A standing question remains though. Where does the Pope really stand on these issues? How do we account for this apparent U-turn? Who is able to grapple with what he has in mind? And, more generally, do we really know where he stands on a number of key doctrinal and pastoral points? So far, he has been keen to build bridges with all kinds of people, movements, and networks. A growing number of people around the globe call the Pope “a friend”. Many evangelical leaders are in their midst. They have the impression that the Pope is very approachable and a transparent person, easy to become familiar with and quick to tune in. He seems to speak their language and to understand their hearts. He appears to be close to everyone. The evidence, however, is more complex. He is certainly capable of getting close to all, calling anyone “brother” and “sister”, but how many people know what lies in his heart? He is certainly able to combine evangelical language, Marian devotions, and “politically correct” concerns, while retaining a fully orbed Roman Catholic outlook. Do we really know Pope Francis? How much of this complexity is the result of him being a Jesuit? How much do we know about the depth of his theology and the all-embracing nature of his agenda?

The Bible wants our communication not to be trapped in a “yes” and “no” type of language at the same time (2 Corinthians 1:18-20) but to speak plainly about what we have in our hearts. Pope Francis’ language tends to say “Yes, yes” and “No, no” with the same breadth. The Word of God also urges us “to speak truthfully” (Ephesians 4:25) and to avoid “twisted words” (Proverbs 4:24). No one can throw a stone here because in this matter we are all sinners. Yet what the Pope has been saying so far did send contradictory messages. This “Catholic” month has shown an important side of Pope Francis, but the full picture is still a work in progress. The impression is that so far we have been collecting only superficial sketches of the Pope and that the real work is still to be done.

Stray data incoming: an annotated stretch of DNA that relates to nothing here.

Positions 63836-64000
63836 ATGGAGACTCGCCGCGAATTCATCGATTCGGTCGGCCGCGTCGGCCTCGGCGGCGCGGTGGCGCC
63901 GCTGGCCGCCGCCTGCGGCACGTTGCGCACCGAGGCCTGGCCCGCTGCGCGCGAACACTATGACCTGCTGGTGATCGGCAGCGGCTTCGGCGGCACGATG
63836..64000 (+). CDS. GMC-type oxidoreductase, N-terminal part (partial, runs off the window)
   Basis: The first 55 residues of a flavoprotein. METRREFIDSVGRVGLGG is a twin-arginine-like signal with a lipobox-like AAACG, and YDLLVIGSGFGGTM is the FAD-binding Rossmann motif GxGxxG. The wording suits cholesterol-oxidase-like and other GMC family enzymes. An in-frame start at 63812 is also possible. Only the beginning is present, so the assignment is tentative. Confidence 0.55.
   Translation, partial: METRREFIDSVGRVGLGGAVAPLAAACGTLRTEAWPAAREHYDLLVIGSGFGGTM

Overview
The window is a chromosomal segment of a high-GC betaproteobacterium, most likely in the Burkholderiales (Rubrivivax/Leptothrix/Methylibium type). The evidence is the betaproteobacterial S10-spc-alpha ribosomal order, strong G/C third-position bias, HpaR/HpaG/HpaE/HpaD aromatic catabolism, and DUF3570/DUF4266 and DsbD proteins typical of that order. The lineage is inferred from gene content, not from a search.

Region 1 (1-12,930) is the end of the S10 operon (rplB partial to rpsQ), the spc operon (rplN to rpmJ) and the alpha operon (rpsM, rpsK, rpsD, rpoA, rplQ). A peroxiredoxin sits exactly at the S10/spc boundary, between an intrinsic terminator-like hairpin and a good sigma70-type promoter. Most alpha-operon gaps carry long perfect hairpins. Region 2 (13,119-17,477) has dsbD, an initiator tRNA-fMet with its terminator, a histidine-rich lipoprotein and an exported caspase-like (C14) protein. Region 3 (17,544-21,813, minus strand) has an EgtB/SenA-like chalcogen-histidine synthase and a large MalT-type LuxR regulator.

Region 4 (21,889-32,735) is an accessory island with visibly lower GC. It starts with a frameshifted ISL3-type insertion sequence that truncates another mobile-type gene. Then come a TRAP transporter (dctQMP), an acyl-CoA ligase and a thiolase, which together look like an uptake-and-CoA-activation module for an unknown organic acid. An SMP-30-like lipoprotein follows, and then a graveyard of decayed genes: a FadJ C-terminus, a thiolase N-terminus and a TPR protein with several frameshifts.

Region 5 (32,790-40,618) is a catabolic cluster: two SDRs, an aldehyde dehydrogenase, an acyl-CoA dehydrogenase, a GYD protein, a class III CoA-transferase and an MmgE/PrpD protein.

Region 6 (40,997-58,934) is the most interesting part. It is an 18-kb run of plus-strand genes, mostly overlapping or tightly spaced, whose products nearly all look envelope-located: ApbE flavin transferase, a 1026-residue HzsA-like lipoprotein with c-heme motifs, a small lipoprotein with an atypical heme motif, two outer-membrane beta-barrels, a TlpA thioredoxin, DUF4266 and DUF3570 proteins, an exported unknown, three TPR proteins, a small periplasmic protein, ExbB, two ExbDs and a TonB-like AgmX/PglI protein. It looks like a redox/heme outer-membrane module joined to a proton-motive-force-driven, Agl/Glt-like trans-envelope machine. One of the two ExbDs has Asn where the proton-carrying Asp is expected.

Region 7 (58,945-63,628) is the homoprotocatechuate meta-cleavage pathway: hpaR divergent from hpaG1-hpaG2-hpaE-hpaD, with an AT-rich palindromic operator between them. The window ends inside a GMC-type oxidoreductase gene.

77. Where is the Catholic Marriage Going?

March 21st, 2014

The family is at the center of Vatican concerns and activities. A Synod of Bishops is due to meet this coming October and then again in 2015. These important gatherings will address the challenges that the Catholic Church is facing concerning the difficult task of maintaining its traditional teaching in relationship with today’s realities, e.g.  many broken families, many divorces, many “new forms” of family even amongst practicing Catholics, not to mention what happens in secular society. Of course, the issue is huge and multifaceted.

One has to bear in mind that the present-day Catholic concern focuses primarily on the sacramental dimension of the problem. In other words, what does the Church do with the many Catholics who are divorced and are therefore excluded from the Eucharist? Should the Church soften the ban? Should it make provision for more “pastoral” approaches that could allow  their admission under certain circumstances? Ultimately, should the Church change its rigid sacramental categories and come to terms more with the “human”, frail, and transient aspects of marriage?

Kasper’s Way Forward